“The responsibility for attaining the common good, besides falling to individual persons, belongs also to the State, since the common good is the reason that the political authority exists. The State, in fact, must guarantee the coherency, unity and organization of the civil society of which it is an expression, in order that the common good may be attained with the contribution of every citizen. The individual person, the family or intermediate groups are not able to achieve their full development by themselves for living a truly human life. Hence the necessity of political institutions, the purpose of which is to make available to persons the necessary material, cultural, moral and spiritual goods. The goal of life in society is in fact the historically attainable common good.” (168)
The legal dimension of the Church’s social teaching is introduced by reflecting on Jesus’ relationship with temporal authority, which is selective in that he recognizes its partial legitimacy, directed towards service, while refusing its power when despotic:
“Jesus refuses the oppressive and despotic power wielded by the rulers of the nations (cf. Mk 10:42) and rejects their pretension in having themselves called benefactors (cf. Lk 22:25), but he does not directly oppose the authorities of his time. In his pronouncement on the paying of taxes to Caesar (cf. Mk 12:13-17; Mt 22:15-22; Lk 20:20-26), he affirms that we must give to God what is God’s, implicitly condemning every attempt at making temporal power divine or absolute: God alone can demand everything from man. At the same time, temporal power has the right to its due: Jesus does not consider it unjust to pay taxes to Caesar. […] As his disciples are discussing with one another who is the greatest, Jesus teaches them that they must make themselves least and the servants of all (cf. Mk 9:33- 35), showing to the sons of Zebedee, James and John, who wish to sit at His right hand, the path of the cross (cf. Mk 10:35-40; Mt 20:20-23).” (379)
When consistent with conscience, compliance with legitimate authority is a good, while freedom directed at selfish ends an evil:
“Submission, not passive but “for the sake of conscience” (Rom 13:5), to legitimate authority responds to the order established by God. Saint Paul defines the relationships and duties that a Christian is to have towards the authorities (cf. Rom 13:1-7). He insists on the civic duty to pay taxes: “Pay all of them their dues, taxes to whom taxes are due, revenue to whom revenue is due, fear to whom fear is due, respect to who respect is due” (Rom 13:7). The Apostle certainly does not intend to legitimize every authority so much as to help Christians to “take thought for what is noble in the sight of all” (Rom 12:17), including their relations with the authorities, insofar as the authorities are at the service of God for the good of the person (cf. Rom 13:4; 1 Tim 2:1-2; Tit 3:1) and “to execute [God’s] wrath on the wrongdoer” (Rom 13:4).

Saint Peter exhorts Christians to “be subject for the Lord’s sake to every human institution” (1 Pet 2:13). The king and his governors have the duty “to punish those who do wrong and to praise those who do right” (1 Pet 2:14). This authority of theirs must be “honoured” (1 Pet 2:17), that is, recognized, because God demands correct behaviour that will “silence the ignorance of foolish men” (1 Pet 2:15). Freedom must not be used as a pretext for evil but to serve God (cf. 1 Pet 2:16). It concerns free and responsible obedience to an authority that causes justice to be respected, ensuring the common good.” (380)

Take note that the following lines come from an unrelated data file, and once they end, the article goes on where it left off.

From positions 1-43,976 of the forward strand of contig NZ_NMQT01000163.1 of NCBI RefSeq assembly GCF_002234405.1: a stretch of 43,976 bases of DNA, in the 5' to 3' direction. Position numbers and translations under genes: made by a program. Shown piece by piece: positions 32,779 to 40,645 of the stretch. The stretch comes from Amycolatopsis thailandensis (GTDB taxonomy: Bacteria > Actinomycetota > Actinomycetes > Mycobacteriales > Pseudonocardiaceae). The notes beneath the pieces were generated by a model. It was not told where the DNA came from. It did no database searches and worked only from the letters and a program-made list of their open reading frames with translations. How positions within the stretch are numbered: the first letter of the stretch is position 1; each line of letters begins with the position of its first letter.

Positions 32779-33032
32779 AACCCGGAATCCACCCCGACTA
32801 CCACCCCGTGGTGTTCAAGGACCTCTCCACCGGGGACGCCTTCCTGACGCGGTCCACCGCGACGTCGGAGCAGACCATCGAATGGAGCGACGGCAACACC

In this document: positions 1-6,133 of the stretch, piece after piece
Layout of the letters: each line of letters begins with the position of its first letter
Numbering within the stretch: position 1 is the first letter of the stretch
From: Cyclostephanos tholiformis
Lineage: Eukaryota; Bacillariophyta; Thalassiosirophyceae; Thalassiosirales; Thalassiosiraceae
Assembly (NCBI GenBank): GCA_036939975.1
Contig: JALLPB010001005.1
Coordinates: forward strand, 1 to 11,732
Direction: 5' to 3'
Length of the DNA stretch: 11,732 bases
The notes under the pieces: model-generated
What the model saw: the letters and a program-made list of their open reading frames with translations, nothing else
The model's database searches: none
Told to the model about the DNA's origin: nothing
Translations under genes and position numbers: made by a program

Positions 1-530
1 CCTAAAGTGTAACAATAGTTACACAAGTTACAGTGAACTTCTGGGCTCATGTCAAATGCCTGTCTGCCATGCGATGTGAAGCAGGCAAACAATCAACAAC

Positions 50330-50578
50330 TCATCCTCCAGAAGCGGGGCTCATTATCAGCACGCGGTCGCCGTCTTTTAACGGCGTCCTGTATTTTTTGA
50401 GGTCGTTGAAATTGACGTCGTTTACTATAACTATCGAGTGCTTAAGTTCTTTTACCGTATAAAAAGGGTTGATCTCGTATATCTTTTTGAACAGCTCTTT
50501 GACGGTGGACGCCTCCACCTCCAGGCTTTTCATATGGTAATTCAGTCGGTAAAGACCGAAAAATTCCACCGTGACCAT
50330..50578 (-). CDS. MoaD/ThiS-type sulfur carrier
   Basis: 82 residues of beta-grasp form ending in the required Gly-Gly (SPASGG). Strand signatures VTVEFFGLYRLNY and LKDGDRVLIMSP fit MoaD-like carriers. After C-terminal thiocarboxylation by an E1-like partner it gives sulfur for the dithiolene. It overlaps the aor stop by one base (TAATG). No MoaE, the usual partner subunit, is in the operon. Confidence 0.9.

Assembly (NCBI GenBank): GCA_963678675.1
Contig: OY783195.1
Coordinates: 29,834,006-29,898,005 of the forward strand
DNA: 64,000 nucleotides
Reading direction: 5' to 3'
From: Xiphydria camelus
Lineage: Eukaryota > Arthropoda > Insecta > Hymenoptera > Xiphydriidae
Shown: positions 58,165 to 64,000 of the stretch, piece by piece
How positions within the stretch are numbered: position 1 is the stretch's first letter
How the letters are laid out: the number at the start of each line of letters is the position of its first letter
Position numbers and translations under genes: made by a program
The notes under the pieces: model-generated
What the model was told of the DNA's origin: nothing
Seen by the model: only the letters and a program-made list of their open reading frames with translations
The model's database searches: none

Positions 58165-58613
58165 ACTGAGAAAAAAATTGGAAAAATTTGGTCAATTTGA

The Church then has harsh words for authority that places itself above “the limits willed by God” (which coincide with natural law, i.e., universal rationality):
“When human authority goes beyond the limits willed by God, it makes itself a deity and demands absolute submission; it becomes the Beast of the Apocalypse, an image of the power of the imperial persecutor “drunk with the blood of the saints and the blood of the martyrs of Jesus” (Rev 17:6). The Beast is served by the “false prophet” (Rev 19:20), who, with beguiling signs, induces people to adore it. […] Before such a power, Saint John suggests the resistance of the martyrs; in this way, believers bear witness that corrupt and satanic power is defeated, because it no longer has any authority over them.” (382)
Instead, authority is called to have regard for human freedom and peace rather than be domination:
“Christ reveals to human authority, always tempted by the desire to dominate, its authentic and complete meaning as service. God is the one Father, and Christ the one Teacher, of all mankind, and all people are brothers and sisters. Sovereignty belongs to God. The Lord, however, “has not willed to reserve to himself all exercise of power. He entrusts to every creature the functions it is capable of performing, according to the capacities of its own nature. This mode of governance ought to be followed in social life. The way God acts in governing the world, which bears witness to such great regard for human freedom, should inspire the wisdom of those who govern human communities. They should behave as ministers of divine providence”. The biblical message provides endless inspiration for Christian reflection on political power, recalling that it comes from God and is an integral part of the order that he created. This order is perceived by the human conscience and, in social life, finds its fulfilment in the truth, justice, freedom and solidarity that bring peace.” (383)
Next, a strong emphasis is placed on the social and political anthropology of the human person, who is fulfilled when open to others and to the Transcendent:
“The human person is the foundation and purpose of political life. Endowed with a rational nature, the human person is responsible for his own choices and able to pursue projects that give meaning to life at the individual and social level. Being open both to the Transcendent and to others is his characteristic and distinguishing trait. Only in relation to the Transcendent and to others does the human person reach the total and complete fulfilment of himself. This means that for the human person, a naturally social and political being, “social life is not something added on” but is part of an essential and indelible dimension.